Putting a few token persons of one or another demographic in positions of power has never solved these difficulties of hierarchy. Conversely, removing even a small part of the differences in income and wealth produces greater equality and reduced oppression throughout the system, with measurable effects. Moving against economic oppression should also not mean that people should not or cannot or even must not confront racial bigotry where it is found. But an organization that refuses to confront income and wealth differences will not and does not do this.

An organization that turns its back on socialism is not socialist. It does not become more so by calling itself Socialist.

I return to cite this every few weeks, but here is a simple refutation of Mr. Reed’s position, given in 17 minutes. It is a TED talk about what economic inequality does to societies by epidemiologist Richard Wilkinson. His book The Spirit Level goes into the sources for his data at length, all in its final chapter, as an afterward, as it were (https://www.youtube.com/watch?v=cZ7LzE3u7Bw).

I might turn Mr. Reed’s question back on him. Which side is he on himself?

But I suspect that the articulate author here does not wish to serve those who would enslave him or me financially. If he does not, though, he owes himself another pass through this idea. I am not on any side to pretend that appointing people of differing demographics to power by itself legitimizes or ameliorates the steepness or injustice of its hierarchy.

Again, just to be as certain as I can that this is as clear as I can make it, that should not mean that Mr Reed or I or any of us put aside the matter of race. It just means that it damages our attempts irreparably to put aside the questions of income and wealth to do so.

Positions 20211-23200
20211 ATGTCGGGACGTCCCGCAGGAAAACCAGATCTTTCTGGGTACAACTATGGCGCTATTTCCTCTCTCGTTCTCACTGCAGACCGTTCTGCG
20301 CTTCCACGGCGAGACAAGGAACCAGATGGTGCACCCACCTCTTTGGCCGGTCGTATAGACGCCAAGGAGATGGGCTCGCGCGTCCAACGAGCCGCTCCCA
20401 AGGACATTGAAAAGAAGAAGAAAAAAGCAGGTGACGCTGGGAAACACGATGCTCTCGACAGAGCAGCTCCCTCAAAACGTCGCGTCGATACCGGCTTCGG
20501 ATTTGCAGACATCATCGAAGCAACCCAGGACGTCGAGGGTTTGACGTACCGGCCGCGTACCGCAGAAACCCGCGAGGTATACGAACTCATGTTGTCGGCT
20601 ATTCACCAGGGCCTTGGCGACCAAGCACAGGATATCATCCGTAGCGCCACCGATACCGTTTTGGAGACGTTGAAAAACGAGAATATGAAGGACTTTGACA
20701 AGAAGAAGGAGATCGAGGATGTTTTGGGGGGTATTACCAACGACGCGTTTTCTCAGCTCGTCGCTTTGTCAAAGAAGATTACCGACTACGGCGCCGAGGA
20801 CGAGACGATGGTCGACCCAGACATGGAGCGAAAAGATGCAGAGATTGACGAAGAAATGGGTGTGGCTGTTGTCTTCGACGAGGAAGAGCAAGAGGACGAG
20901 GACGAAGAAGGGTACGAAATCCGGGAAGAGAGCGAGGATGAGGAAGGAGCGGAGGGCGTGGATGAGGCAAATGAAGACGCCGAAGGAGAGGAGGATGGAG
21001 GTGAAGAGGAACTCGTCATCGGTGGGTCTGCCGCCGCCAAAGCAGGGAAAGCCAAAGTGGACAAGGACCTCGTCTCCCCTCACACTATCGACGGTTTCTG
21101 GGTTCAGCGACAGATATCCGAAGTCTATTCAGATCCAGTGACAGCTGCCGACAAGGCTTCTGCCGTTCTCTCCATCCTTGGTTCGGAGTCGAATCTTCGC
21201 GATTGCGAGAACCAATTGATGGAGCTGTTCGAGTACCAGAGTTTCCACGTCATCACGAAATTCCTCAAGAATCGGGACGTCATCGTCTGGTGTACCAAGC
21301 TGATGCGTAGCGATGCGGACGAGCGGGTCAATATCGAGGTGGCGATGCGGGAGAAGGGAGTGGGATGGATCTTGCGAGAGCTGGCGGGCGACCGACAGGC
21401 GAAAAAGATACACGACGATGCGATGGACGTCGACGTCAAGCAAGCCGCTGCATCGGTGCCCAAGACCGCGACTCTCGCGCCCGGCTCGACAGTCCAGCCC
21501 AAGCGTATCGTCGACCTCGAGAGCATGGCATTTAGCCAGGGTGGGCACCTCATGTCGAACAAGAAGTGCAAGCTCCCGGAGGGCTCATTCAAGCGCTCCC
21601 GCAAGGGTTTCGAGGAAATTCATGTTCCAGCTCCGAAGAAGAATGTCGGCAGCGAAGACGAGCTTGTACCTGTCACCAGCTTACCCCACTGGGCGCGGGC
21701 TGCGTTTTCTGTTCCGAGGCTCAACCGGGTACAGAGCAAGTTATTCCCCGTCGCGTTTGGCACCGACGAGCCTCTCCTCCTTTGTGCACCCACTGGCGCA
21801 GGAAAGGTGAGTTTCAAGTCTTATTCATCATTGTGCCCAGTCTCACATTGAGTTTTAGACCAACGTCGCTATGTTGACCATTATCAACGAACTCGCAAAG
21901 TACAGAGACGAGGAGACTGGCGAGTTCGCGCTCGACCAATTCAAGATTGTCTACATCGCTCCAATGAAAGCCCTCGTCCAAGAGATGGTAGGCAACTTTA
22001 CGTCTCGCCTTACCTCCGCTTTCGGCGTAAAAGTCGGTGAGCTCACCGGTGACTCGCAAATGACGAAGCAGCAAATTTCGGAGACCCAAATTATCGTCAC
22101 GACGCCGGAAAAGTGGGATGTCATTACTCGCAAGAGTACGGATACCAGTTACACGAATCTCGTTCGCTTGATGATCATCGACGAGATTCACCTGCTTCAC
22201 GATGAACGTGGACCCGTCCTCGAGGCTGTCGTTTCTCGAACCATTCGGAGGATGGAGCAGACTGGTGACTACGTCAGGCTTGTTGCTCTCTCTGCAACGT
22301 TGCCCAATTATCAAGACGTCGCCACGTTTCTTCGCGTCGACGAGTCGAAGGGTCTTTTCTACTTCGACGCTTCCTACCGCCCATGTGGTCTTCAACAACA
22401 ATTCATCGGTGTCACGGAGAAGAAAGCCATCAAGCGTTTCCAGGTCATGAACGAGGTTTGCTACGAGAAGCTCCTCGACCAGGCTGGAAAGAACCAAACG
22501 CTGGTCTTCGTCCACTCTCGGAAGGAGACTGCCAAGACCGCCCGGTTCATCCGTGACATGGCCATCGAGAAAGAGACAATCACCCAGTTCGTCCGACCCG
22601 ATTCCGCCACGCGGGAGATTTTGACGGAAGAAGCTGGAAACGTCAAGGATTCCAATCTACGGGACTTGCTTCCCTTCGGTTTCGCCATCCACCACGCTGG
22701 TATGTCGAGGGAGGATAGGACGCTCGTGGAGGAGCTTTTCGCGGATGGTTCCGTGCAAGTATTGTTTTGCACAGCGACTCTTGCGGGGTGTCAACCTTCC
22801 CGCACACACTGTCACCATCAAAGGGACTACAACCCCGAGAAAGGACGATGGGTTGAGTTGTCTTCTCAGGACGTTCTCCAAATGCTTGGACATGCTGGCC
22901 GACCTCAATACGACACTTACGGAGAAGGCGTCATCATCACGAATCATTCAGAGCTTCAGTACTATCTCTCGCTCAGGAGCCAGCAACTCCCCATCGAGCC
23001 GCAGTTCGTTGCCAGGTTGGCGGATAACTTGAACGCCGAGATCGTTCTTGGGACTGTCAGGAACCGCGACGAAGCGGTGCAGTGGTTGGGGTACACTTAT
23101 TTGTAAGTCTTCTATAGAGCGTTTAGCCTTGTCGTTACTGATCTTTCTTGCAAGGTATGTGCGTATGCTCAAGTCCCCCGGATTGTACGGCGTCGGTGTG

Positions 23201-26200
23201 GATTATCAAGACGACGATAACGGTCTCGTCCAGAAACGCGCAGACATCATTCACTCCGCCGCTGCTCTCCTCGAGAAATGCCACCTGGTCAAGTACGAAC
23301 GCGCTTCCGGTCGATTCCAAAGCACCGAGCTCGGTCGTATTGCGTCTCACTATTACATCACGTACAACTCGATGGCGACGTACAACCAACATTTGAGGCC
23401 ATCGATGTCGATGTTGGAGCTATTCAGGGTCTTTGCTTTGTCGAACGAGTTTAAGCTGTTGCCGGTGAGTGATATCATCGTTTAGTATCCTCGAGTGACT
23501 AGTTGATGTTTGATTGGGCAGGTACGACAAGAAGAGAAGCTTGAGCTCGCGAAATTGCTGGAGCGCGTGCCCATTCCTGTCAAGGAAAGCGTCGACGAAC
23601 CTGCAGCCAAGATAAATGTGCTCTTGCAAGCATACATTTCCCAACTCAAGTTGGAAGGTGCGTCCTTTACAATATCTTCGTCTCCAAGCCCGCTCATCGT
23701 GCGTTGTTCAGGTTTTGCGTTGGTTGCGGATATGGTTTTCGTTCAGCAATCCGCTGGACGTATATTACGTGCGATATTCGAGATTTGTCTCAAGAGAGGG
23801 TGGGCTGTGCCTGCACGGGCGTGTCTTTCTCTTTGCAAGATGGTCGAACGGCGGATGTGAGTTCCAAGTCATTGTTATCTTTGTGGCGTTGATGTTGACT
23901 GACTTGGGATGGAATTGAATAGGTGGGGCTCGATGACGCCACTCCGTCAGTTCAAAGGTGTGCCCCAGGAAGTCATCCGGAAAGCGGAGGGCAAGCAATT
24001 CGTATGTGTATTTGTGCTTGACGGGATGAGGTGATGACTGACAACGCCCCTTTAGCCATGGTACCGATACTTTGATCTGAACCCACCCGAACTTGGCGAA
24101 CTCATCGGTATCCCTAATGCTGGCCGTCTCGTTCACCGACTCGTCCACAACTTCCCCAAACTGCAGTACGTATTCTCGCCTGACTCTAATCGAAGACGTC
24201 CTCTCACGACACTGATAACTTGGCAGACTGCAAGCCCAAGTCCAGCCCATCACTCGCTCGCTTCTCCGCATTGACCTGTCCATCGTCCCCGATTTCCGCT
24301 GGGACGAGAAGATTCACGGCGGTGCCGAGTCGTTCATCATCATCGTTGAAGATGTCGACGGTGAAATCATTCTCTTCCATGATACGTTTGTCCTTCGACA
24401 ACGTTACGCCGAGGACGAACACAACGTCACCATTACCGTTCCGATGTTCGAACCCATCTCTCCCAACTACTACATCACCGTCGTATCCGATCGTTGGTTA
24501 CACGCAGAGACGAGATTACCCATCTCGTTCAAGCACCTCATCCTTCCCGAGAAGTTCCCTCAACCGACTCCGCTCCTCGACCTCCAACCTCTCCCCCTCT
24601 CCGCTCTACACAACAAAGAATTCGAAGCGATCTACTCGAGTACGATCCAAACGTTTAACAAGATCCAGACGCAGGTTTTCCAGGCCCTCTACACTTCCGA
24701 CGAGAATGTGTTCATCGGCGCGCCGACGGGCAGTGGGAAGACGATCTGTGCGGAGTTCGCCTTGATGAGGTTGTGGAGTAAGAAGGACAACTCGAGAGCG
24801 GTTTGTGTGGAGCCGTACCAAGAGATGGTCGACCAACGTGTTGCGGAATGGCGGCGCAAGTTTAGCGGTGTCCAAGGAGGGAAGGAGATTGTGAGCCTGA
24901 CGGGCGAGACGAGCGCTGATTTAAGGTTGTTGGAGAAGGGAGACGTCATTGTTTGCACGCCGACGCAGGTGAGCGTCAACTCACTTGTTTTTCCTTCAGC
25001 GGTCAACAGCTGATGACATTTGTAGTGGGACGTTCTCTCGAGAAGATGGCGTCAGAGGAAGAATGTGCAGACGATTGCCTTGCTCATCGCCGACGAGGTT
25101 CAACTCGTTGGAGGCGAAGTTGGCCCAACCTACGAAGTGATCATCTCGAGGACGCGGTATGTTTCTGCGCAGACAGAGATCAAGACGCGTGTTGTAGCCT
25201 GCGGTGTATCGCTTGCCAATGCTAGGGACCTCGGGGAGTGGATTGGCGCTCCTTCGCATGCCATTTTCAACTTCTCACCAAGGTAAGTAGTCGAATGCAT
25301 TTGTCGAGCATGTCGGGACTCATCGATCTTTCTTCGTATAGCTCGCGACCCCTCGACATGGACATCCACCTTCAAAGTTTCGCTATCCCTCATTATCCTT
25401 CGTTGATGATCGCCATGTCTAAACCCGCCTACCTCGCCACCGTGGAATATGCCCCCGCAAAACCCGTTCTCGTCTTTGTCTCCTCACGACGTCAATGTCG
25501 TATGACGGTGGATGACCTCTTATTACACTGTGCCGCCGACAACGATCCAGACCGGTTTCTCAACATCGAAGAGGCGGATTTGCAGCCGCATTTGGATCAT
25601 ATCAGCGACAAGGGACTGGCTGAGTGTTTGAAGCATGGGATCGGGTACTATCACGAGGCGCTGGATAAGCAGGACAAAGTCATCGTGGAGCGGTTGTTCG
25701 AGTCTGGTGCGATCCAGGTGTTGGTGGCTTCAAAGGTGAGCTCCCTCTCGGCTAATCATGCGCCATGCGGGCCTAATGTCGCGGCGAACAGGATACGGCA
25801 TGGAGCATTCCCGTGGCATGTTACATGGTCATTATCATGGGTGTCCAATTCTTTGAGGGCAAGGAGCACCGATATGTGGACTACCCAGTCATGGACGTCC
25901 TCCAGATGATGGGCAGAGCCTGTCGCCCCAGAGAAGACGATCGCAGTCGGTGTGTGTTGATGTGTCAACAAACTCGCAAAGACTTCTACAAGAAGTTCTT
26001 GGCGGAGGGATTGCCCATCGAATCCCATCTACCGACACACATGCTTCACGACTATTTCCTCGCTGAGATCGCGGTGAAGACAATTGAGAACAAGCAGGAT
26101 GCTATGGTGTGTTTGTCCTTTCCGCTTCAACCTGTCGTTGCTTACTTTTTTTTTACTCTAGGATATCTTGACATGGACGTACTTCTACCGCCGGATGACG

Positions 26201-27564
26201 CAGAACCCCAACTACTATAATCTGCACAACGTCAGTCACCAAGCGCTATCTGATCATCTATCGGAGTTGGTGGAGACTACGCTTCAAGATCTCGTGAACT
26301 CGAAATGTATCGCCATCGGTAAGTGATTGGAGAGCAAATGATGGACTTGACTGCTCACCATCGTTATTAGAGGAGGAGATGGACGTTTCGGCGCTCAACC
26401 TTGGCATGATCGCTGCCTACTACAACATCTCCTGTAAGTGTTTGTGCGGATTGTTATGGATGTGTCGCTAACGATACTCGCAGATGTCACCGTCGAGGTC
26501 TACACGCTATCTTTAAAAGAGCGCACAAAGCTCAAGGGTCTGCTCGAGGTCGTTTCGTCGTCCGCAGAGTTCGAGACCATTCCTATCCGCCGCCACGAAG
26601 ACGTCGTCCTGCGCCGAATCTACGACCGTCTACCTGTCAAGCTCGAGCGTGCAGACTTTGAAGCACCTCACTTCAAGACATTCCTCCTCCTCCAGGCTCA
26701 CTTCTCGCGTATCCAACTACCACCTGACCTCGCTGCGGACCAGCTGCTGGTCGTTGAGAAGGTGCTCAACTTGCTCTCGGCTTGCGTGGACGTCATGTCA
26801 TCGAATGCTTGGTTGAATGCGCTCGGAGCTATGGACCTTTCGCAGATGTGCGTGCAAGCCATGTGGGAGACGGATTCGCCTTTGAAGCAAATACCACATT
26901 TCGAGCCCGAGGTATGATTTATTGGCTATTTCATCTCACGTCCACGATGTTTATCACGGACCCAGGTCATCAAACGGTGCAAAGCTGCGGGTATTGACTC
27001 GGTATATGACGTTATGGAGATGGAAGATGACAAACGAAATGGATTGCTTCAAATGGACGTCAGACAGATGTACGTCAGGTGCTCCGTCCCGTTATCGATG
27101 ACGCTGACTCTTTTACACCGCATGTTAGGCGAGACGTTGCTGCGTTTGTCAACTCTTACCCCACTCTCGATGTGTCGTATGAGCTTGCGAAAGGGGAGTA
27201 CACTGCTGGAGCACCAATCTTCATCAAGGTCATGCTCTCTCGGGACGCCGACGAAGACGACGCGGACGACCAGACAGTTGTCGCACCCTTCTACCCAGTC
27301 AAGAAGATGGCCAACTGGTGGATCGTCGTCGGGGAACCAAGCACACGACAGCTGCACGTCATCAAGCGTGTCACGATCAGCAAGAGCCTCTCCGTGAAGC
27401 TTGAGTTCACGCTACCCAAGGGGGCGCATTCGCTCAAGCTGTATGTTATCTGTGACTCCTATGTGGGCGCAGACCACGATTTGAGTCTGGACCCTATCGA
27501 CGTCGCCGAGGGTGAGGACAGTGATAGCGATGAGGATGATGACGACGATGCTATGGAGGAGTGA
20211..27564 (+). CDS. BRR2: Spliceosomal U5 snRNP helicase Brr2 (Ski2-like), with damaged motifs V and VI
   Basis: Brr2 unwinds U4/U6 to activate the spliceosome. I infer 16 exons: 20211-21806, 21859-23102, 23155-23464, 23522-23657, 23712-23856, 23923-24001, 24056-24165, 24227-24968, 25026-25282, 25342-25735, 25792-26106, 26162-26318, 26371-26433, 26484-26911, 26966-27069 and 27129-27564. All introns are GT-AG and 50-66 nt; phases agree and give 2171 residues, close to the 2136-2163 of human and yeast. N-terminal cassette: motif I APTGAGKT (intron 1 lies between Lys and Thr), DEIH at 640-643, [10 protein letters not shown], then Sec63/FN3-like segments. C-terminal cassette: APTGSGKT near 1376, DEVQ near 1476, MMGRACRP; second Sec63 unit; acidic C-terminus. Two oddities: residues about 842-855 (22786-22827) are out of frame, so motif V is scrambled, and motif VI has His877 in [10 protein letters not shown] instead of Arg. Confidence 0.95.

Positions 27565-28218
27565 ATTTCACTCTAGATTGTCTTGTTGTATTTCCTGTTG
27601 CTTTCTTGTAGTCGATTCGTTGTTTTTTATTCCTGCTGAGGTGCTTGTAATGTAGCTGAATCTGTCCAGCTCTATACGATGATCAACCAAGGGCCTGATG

I don’t quite get how you missed this point, but what I’m arguing seems to be basically the point you’re making.


Try buying a larger chalkboard?


I also found the article somewhat difficult. The way I see things is that the ruling oligarchs by and large really don’t care about race/sexual orientation or what we would call identity politics to the extent that some in the “liberal” media present them.

This is not to say that many right wing politicians and the the movement conservatives as a whole don’t use identity politics to divide us by said identities. The culture wars are all about that.

But what the oligarchs really care about is their wallets. They will go to their deaths to rid themselves of all social obligations to anyone else thru the taxation of their obscene wealth.

The true battle lines are drawn upon the intersectionality of class politics and identity politics with the emphasis being on economic issues which should unite us all.